about a teamster's trucking strike in 1994. There was one correspondent package
and two anchor-delivered stories about the Pittston coal strike that Puette
(1992) called "one of the most important labor disputes of the 20th century"
(117). Sixty-eight percent of the total time in strike stories was devoted to
the transportation industry and 22 percent to work stoppages by the United Auto
The anticipated focus on strikes themselves and their impact on the public
rather than the labor issues that caused the strikes characterizes evening
television news coverage in the 1990s. There were numerous stories about the
kinds of issues that lead to strikes (replacement workers, pensions and job
security, for example), but these stories were rarely tied to specific strikes.
Contrary to expectation, stories that focused on labor issues, working
conditions and benefits received more than twice as much time as stories about
strikes. There were a larger number of stories about strikes (N=161) than any
other topic, but half of these were 30 seconds or shorter. Seventy-four percent
of all 30-second-or-less stories in the five coding categories were about
Stories about strikes that inconvenienced the public (airline and railroad
work stoppages, for example) or that involved violence or the threat of violence
(the Greyhound, Caterpillar and Teamsters' strikes) received substantially more
attention than stories that did not have public impact or carry the threat of
violence. For example, there were 17 stories about a five-day strike of white
collar flight attendants, but only four stories about a strike of blue-collar
machinists at Eastern Airlines that started in 1989 and lasted until Eastern
halted operations in 1991.
There were 13 corespondent packages about the (American Airlines) strike
that inconvenienced the public affluent enough to travel by air, a group that
presumably includes many in the upper middle class, four of which were in the
newscast-leading position; and 12 correspondent packages about the most violent
strike (Greyhound), including one that led a newscast; but only one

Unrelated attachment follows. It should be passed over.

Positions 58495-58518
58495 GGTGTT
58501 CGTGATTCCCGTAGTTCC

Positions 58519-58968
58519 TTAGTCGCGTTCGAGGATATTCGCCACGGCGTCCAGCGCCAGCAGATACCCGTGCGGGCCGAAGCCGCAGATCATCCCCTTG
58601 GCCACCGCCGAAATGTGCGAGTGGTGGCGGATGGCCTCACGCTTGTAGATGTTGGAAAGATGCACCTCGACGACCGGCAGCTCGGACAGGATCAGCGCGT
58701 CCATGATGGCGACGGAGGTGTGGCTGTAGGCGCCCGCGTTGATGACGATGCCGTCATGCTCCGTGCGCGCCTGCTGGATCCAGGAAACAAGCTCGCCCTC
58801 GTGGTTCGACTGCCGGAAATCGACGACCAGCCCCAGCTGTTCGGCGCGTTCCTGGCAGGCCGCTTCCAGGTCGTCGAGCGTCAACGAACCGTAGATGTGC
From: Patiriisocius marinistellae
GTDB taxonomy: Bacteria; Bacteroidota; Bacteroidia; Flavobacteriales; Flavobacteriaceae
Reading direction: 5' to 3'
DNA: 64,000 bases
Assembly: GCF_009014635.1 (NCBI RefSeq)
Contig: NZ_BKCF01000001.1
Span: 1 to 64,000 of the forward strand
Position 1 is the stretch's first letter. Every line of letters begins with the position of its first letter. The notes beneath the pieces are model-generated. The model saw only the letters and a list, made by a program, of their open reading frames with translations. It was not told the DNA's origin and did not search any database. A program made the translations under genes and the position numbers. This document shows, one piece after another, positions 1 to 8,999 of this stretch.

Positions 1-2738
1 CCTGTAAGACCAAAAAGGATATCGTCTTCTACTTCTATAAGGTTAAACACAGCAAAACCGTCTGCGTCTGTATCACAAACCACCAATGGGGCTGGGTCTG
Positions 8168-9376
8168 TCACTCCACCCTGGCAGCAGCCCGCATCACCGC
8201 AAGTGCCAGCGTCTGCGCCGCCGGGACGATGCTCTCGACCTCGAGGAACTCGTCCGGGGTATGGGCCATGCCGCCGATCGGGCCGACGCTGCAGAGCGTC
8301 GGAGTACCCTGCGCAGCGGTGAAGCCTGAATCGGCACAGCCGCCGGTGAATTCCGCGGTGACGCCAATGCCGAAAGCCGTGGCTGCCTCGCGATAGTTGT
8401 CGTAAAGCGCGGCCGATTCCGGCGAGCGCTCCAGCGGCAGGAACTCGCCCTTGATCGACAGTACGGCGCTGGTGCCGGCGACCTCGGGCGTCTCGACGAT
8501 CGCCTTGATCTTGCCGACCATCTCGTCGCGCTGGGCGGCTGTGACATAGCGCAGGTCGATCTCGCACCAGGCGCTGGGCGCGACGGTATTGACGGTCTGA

correspondent package, 10 minutes into a newscast, among 14 stories about the
many teachers' strikes that closed public schools and inconvenienced the working
class mothers who pay substantial portions of their incomes for child care.
There were seven anchor-delivered stories about strikes at public schools and
six stories that included teachers' strikes in news summaries.
Stories about workplace discrimination focused primarily on sex
discrimination (N=6) and sexual harrassment (N=10). There were three stories
about affirmative action, two about sexual preference and one about age
discrimination. Four of the six stories about sex discrimination aired before
the October 1991 confirmation hearings of Supreme Court Justice Clarence Thomas,
in which Thomas' former employee Anita Hill accused him of sexual harrassment.
There were no stories about sexual harrassment before the Thomas hearings and
ten stories on that topic afterwards, excluding stories that focused
specifically on Anita Hill.
Coverage of worker layoffs did not follow the predicted pattern of focusing
on white collar and professional workers at the expense of their blue collar
counterparts. There were two stories about layoffs at Sears and one about
layoffs at K-Mart; one each about layoffs at IBM, at financial firm Shearson
Lehman Hutton and at Pan Am Airlines. There were four stories about layoffs of
auto workers at General Motors and two that addressed layoffs in aircraft
As predicted, CBS devoted more time to stories about layoffs and did a
larger number of stories about layoffs than the other networks. The data do
not, however, support the predictions that CBS would devote more coverage to
strikes or that ABC would produce more coverage of labor issues. CBS, in fact,
devoted the least time to strikes. And the networks were virtually tied in the
amount of coverage devoted to labor issues.
Figure 2 about here
Assuming that each network broadcast 22-minute of news most evenings, there
were more than 5,000 evening network newscasts during the study period
constituting nearly 2,000 hours of coverage. All categories of labor stories
combined equaled about three-fourths of one percent of the five-year evening
network news hole.
Television reporting about labor in the 1990s focused far less on strikes
than we expected. Over the five-year period that started in 1990, the three
networks combined aired fewer stories about strikes (161) than the 184 stories
about strikes on CBS alone in 1986 (Puette, 1992). By this standard, strike
coverage on evening newscasts has shrunk about tenfold while the actual number
of work stoppages (in organizations of 1,000 employees or more) dropped by half
from about 80 a year in the 1980s to about 40 a year in the 1990s. Although
there would have been more strike stories in our story population if we had
included coverage of the 1994 baseball strike, we believe that our figures are
comparable to 1986 because there was not a baseball strike then.
Examination of Gans' figures about strike news in the 1970s leads to a
similar conclusion. Assuming that actors in the news are somewhat evenly
distributed across story types, coverage has shrunk tenfold from the four
percent of stories in Gans sample in which strikers were the main actors to
four-tenths of one percent of all stories in the 1990s that describe strikes and
Labor issues, working conditions and job benefits received considerably
more coverage than we anticipated. Wages, a traditional concern of organized
labor, were dwarfed as an issue compared to the power of unions, layoffs,